Battle begins over mental health funding after Evers’ State of the State address

MILWAUKEE (CBS 58) — The battle over state funding for mental health services is underway after Governor Tony Evers laid out his budget proposal Tuesday night.

He wants to spend roughly $500 million on services throughout the state after declaring 2023 the Year of Mental Health.

Groups on the ground say they’re fighting a mental health crisis every day that in some cases has life-or-death consequences. They say more money will help fund solutions, but first comes the political jockeying for position.

Abigail Swetz, Communications Director for the state’s Department of Public Instruction, said, “We need the funding. We need the budget to go through.”

Swetz said many mental health trends have been concerning for some time. In 2022 the state’s Office of Children’s Mental Health found 52% of high school students reported anxiety, 34% felt sad or hopeless every day, and 22% reported self-harm.

And the bi-annual Youth Risk Behavior Survey of Wisconsin children showed concerning suicide trends: nearly 1 of every 5 high school students has seriously considered suicide. The numbers are even worse for certain subgroups.

Swetz said many students don’t feel they can seek out help. That’s partly why DPI is proposing more money for mental health resources. Swetz said, “It would get money into the hands of every district, no matter the size, starting with enough even for the smallest district in our state. Starting with enough for at least one mental health professional to be in that district.”

In the past, most money has been available through grants. But this proposal would make the money available whether or not districts applied for it. It would also scale up depending on the size of the district.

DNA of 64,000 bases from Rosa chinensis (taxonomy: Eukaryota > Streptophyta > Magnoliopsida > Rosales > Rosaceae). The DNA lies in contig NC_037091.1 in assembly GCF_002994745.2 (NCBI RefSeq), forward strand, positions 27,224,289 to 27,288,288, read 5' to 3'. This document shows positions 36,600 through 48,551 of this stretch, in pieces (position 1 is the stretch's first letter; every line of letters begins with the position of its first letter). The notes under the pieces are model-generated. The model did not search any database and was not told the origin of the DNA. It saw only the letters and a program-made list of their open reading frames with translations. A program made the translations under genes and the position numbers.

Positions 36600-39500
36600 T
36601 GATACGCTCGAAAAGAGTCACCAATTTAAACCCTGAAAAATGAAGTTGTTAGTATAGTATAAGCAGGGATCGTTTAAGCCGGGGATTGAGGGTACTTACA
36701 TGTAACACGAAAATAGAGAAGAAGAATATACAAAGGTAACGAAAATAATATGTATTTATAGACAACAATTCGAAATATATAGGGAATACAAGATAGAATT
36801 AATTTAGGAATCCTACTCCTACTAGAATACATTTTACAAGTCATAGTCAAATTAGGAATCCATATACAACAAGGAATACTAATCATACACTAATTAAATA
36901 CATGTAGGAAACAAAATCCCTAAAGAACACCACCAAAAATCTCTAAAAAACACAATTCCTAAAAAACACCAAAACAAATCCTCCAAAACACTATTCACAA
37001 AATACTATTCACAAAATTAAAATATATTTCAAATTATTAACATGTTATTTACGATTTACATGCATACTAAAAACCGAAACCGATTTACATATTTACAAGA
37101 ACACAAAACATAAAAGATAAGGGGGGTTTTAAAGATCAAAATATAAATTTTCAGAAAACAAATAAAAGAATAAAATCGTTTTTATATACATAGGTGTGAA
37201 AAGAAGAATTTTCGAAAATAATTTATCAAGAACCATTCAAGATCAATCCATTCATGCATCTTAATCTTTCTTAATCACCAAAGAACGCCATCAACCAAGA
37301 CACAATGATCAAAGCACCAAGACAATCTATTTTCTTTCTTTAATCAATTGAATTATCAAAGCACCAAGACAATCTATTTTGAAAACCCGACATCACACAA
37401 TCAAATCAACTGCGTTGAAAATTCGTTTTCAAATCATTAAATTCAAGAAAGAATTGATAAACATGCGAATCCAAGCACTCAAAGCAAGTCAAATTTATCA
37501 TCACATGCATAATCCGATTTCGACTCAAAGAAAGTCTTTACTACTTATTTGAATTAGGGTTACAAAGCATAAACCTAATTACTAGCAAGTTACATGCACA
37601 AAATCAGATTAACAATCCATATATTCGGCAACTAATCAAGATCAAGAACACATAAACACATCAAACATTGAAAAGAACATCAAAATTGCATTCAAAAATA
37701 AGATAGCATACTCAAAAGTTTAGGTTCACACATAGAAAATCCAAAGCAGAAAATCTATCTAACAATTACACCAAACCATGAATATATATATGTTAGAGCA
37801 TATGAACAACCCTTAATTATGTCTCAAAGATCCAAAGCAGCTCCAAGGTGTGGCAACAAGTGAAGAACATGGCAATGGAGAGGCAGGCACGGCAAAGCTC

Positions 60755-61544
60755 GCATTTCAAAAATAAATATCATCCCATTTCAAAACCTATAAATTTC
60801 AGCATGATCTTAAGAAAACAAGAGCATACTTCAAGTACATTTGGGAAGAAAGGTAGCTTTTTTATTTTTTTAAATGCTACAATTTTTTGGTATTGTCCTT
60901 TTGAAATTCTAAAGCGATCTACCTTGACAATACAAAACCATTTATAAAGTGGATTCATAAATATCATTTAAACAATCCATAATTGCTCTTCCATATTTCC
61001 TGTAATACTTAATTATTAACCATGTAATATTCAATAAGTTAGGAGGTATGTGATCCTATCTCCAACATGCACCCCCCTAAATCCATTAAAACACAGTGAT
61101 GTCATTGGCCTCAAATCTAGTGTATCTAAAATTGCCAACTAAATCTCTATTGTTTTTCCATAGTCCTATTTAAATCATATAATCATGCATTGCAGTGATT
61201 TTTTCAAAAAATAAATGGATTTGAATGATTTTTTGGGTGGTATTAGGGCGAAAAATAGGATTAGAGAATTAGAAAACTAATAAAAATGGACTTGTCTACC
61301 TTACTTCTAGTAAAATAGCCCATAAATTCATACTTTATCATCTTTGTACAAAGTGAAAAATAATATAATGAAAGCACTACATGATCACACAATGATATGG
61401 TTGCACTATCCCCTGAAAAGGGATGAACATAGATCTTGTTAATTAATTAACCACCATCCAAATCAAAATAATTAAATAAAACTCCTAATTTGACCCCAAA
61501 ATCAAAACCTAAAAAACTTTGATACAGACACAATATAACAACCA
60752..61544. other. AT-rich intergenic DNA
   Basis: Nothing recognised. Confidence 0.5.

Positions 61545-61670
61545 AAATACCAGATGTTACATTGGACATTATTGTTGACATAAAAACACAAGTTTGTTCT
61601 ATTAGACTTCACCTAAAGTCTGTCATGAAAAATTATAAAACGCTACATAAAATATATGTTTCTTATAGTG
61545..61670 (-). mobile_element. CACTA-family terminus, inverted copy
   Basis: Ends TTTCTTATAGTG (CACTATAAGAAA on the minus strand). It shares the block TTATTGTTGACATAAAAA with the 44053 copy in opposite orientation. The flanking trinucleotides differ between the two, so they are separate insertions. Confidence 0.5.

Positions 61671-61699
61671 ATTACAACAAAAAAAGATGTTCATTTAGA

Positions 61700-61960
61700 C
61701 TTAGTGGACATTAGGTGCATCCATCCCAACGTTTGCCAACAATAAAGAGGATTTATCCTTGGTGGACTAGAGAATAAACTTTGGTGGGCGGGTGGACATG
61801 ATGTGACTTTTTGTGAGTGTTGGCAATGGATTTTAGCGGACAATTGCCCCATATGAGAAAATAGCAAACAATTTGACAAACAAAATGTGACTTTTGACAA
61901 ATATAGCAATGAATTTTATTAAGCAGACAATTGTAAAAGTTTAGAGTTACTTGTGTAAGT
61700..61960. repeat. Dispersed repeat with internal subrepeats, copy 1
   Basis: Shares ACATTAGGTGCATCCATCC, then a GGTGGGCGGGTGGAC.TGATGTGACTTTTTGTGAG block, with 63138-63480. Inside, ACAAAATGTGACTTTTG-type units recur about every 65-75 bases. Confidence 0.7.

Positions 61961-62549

DPI is one of dozens of organizations that would split a sizeable chunk of funding under Governor Evers’ budget proposal.

In Tuesday’s State of the State address, Evers said, “We’ll be making an overall investment of about $500 million to expand access to mental and behavioral health services for folks across our state.”

But Assembly Speaker Robin Vos controls the purse strings. He plans to ignore the dollar amounts Evers proposed and instead start from scratch. In response to Evers’ address, Vos said Tuesday, “As you know, all of Governor Evers’ ideas will probably be tossed aside like we always do, and we’ll start over.”

Vos indicated he supports many of the programs Evers wants to fund, and is willing to consider others, but only after a tax cut.

Abigail Swetz said DPI is eager to work with the legislature, and sees hope on the horizon despite the troubling trends. “People are waking up to this being a problem. It’s been a problem for far too long and we’ve reached a crisis level.”

The recommended ratio for mental health professionals to patients is 250 to 1, but Wisconsin falls well below at 440 to 1. And in some counties, there are as many as 13,000 people for every one mental health professional.

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